A tradition of English nobility, living right here in America.
A lanky father’s decision leads to a lifelong passion for his son
Editor’s note: Please welcome Barry Wolk and his “Continental Chronicles.”
Growing up around Detroit in the 1950s, about the closest thing to seeing foreign cars was playing “Slug-Bug” in the back seat. My father owned an ad agency and worked out of our house. His “image” was his car. He always went to his clients, so he always drove something snazzy. My earliest recollections were of a ’64 Wildcat convertible in white with a red interior, followed by an Electra 225 in the reverse color combo. After my sister burned a hole in the convertible top with a sparkler (I got blamed for poor supervision), he bought a Toronado.
By 1970, he was fairly successful and didn’t mind showing it. He wanted to step up his game and thought a Jaguar XKE would do the trick. Who could disagree? He went to a dealer, wedged his skinny 6-foot-6 frame into the car, and immediately got his size 15 boot stuck behind the brake/clutch pedals. He could not get out. People in the showroom had a great laugh at his attempt, but laughter turned to concern as his anxiety mounted. No matter which way he twisted, his left knee would hit the door.
The dealership manager had an office overlooking the showroom. The commotion got his attention and he came out to assess what was wrong. He called out to his lead mechanic. As the old guy got to the car he immediately assessed the problem, reached into his pocket and pulled out a small ratchet and a handful of sockets. He unbolted the door check strap, which provided the requisite extraction room. My father left the dealership showroom without saying a word, went to the closest Lincoln dealer, and bought a new 1970 Lincoln Coupe.
If they drove cars in the Star Wars movies, this would have been Darth Vader’s ride. It was jet black with no vinyl top. The black leather interior added to the look. The newly-introduced Firestone radial whitewall tires quickly self-destructed. He had the dealer install Michelin Red Lines to finish the look. The car had so little chrome adornment it looked “murdered,” to use modern slang. As a teenager I was enamored with that car, but I never got to drive it, or any of his cars. His cars were his business facade and he didn’t want his goofball son messing up his pride and joy. Looking back, I can see why. I was a senior in high school and shared the worst date car with my mother. Imagine, if you will, a four-door 1967 Delmont 88 in Canary Yellow with a white painted top. There wasn’t even a molding between the colors. To top it off, it had a baby-puke green interior. Like I said, worst date car, ever.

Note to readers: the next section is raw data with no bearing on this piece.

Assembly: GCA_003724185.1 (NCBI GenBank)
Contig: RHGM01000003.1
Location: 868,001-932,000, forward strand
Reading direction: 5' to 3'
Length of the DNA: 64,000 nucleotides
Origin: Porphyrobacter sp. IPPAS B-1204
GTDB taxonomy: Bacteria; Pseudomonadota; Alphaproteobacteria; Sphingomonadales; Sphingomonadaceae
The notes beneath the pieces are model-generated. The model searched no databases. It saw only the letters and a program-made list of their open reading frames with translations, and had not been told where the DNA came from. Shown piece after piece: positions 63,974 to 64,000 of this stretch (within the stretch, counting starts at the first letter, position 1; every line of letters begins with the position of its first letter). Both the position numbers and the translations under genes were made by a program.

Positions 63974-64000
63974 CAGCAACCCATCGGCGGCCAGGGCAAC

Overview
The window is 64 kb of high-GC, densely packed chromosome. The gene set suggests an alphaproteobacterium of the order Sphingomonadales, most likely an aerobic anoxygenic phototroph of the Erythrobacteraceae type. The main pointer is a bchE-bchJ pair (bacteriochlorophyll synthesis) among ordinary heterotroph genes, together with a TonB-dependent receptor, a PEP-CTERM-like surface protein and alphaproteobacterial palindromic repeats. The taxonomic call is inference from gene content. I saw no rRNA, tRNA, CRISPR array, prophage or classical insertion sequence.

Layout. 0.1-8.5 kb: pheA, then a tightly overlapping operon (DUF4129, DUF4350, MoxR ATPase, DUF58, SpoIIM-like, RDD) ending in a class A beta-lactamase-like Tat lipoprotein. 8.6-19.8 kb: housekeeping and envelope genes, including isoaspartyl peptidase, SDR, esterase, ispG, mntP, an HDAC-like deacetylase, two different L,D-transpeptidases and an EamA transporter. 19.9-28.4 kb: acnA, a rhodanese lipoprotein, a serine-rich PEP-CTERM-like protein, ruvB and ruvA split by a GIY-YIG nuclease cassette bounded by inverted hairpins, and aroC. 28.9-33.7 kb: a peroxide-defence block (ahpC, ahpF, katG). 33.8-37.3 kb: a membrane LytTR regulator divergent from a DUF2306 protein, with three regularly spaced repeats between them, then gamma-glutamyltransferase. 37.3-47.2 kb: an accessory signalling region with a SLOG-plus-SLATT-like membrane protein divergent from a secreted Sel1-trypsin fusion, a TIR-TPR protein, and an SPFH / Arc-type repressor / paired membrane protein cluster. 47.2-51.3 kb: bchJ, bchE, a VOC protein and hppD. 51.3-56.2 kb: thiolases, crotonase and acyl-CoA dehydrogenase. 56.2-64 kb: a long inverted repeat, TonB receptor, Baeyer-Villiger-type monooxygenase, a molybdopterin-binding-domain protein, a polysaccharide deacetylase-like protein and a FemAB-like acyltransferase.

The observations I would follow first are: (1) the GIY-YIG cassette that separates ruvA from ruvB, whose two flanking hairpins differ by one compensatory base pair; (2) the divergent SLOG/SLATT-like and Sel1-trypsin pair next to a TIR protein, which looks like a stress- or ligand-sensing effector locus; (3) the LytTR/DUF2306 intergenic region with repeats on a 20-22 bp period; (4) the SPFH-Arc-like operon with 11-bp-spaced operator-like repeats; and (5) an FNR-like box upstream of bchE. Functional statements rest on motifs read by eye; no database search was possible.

In May 2002, my wife and I were about to celebrate our 30th anniversary with a party in the freshly completed nine-year renovation of our home. Why did it take nine years? To be fair, I did take six years to complete the lower level of the house that we’d worked on seven days a week for 2½ years before moving in. My wife was a terrific helper, but we both ran out of steam after we moved into the upper level, so we left the walk-out for later. My wife enticed me to finish it before our 30th with the statement that if it was not finished in time she would “hire a hitman, take the insurance money and hire the worst hack” to finish what I started. That got my attention.
With the walk-out finished, I started devoting more effort to the outside of the house. I was weeding the landscape in preparation for our anniversary party when I heard, and saw, the most beautiful triple-black 1977 Town Car sputter, cough, and stall in front of our house. I was in awe, possibly dumb-struck. I had a visceral reaction that turned into a full-blown flashback.